Hi. I’m a thief and I’d like to steal your identity. It’s not really that hard and I don’t really need any help from you. I just thought I’d let you know. I’m a pretty courteous thief. Hey, there’s a caring person underneath this lying, cheating exterior. If you really want to do me a favor, there are a few things you could do to make it easier for me to steal your identity.
1. Go ahead and give your personal information to anyone who asks for it. Whether it’s a phone call or an email, tell them everything they ask for. There’s no need to verify that they’re from your bank or credit card issuer. Also, click on any random and unfamiliar links you receive in an email. This could lead to a fake website where you can just type in your private info for me to look at. If you’re unsure, that’s perfect. Don’t ignore those emails, and don’t call your bank to verify those and any phone calls you receive.
2. Ignore any suspicious looking electronics at your ATM, gas station, or retail store. I probably installed a skimmer over the actual card slot, so there may be some loose wires or plastic pieces. This way, when you swipe your card… bam! I’ve got all your account info. Don’t try to fiddle with it or anything because you could easily take it off, ruining my whole scam. I might also put a camera nearby so I can see when you type in your pin number. Be sure not to cover that up. Keep your hand out of the way so I can see. How else will I access your money? Duh.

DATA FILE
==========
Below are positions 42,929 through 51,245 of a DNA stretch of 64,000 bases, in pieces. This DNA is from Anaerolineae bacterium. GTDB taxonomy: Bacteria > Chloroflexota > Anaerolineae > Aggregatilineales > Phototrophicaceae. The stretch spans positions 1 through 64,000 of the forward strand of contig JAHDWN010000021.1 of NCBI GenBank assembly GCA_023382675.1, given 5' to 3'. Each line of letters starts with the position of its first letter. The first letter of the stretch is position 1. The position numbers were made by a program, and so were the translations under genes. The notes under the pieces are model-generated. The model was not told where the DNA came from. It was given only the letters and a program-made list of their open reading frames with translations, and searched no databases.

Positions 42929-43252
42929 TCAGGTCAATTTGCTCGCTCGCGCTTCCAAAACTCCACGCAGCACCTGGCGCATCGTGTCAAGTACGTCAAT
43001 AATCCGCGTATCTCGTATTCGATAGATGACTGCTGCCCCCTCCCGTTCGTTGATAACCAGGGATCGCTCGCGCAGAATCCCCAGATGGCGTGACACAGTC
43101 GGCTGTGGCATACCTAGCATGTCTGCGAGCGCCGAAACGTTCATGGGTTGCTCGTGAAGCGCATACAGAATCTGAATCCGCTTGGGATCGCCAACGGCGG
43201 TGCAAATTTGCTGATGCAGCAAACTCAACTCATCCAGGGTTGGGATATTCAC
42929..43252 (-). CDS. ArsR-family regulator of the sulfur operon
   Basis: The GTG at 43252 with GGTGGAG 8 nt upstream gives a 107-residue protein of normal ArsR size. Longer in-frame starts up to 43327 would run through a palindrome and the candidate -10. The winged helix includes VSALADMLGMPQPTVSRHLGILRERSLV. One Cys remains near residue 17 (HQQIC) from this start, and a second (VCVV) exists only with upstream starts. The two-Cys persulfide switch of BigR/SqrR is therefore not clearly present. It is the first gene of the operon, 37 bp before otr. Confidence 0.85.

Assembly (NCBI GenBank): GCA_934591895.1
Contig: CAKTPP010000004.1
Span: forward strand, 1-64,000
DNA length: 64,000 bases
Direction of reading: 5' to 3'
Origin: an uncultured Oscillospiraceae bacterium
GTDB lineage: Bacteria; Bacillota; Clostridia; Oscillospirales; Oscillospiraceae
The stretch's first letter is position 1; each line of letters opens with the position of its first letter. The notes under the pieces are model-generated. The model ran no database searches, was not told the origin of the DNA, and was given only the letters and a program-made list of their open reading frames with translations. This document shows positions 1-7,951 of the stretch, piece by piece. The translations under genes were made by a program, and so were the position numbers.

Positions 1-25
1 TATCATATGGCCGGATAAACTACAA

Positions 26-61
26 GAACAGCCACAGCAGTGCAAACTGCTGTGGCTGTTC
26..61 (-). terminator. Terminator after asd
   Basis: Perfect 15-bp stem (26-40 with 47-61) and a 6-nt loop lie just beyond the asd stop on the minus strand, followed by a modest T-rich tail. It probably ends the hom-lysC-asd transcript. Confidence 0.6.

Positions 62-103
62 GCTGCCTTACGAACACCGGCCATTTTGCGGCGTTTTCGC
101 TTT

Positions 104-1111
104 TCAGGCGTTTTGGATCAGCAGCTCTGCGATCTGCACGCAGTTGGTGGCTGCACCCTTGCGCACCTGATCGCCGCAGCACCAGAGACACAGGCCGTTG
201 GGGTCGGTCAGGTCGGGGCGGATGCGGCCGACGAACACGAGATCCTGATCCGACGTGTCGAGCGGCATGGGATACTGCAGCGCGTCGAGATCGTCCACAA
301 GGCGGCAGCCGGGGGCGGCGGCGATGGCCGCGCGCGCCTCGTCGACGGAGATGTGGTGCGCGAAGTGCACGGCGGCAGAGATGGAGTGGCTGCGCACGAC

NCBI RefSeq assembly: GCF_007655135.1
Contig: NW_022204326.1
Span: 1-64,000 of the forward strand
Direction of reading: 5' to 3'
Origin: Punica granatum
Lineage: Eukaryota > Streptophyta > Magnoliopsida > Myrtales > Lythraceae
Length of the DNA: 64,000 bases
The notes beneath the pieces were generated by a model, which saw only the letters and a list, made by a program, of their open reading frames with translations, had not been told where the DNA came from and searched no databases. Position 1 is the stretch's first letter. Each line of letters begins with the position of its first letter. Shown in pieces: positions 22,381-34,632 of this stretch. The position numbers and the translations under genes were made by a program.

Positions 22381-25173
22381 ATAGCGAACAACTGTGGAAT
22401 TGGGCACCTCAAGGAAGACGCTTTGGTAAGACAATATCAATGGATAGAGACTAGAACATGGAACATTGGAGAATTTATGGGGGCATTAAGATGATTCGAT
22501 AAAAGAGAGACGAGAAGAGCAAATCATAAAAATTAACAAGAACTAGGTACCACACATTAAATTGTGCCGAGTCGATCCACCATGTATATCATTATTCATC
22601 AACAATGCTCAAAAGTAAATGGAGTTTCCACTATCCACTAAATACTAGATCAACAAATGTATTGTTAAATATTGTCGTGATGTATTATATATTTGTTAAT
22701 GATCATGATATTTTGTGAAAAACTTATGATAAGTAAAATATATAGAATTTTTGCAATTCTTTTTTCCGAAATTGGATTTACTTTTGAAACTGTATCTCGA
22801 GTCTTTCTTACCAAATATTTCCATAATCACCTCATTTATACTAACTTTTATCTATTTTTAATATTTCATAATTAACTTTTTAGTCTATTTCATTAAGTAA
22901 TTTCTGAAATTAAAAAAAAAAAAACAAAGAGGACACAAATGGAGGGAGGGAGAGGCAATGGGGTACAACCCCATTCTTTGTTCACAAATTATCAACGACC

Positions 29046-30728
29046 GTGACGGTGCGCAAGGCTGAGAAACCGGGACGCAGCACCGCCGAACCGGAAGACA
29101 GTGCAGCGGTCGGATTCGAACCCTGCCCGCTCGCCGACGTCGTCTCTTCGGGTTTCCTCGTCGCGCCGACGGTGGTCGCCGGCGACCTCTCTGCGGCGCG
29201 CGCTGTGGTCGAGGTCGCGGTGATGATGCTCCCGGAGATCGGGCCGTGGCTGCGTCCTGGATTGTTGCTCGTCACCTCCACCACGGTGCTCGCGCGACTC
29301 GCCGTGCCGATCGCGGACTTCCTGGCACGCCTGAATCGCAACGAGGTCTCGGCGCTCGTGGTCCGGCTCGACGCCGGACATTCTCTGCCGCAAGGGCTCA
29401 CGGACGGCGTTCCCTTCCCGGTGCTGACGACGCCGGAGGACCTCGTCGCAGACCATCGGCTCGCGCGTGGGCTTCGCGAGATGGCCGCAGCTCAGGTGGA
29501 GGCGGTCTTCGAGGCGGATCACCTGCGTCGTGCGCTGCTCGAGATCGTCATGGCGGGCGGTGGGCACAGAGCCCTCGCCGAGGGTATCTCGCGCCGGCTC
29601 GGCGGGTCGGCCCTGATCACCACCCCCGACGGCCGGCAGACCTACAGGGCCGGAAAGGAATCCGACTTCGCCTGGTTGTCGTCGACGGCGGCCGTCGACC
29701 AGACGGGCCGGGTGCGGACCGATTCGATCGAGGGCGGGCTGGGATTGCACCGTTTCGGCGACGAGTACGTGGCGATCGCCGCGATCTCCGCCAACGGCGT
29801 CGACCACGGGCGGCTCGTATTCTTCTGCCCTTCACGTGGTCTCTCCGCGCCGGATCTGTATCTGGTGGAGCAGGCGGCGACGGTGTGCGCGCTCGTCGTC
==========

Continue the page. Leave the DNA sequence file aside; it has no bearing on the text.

3. Don’t bother shredding any of your financial documents when you throw them away. It makes them really hard to read, and I hate trying to tape them back together. It’s also annoying when you shred a document or credit card and throw the pieces in different trash cans. How am I supposed to find all the pieces? Use your head.
4. I’d prefer that you didn’t review your statements to track account activity. Most banks allow you to see your account activity online. This is the worst because you can check it every day, rather than wait until you get a mailed statement. I’m gonna want some time to drain your accounts. If you do check and see something suspicious, just ignore it. Probably a typo. No need to call your bank or creditor to dispute it.
5. There is anti-spyware software available for your computer, but you don’t want that. It just makes things more difficult for me, letting you know when I’m trying to steal your info and blocking my attacks. You can buy it, or find free options available online. Definitely don’t check out AVG.com and Avast.com. This free software is so… stupid.
6. If using WiFi, please don’t encrypt it with a password. You should leave it unblocked so everyone can access your connection and see what you’re doing. Don’t know how to encrypt your connection? That’s perfect. If you want to know, don’t search for tips online or try the instructions I found on ehow.com. I don’t know why I even brought it up.
Whether you’re shopping online, pumping gas, using an ATM, or dining out at a restaurant, these are some good instructions on how to help me steal your identity. In the event that your information or your card is stolen, don’t call your bank or credit issuer immediately to report it.
(Just so we’re clear, doing the opposite of everything listed above is the actual idea here)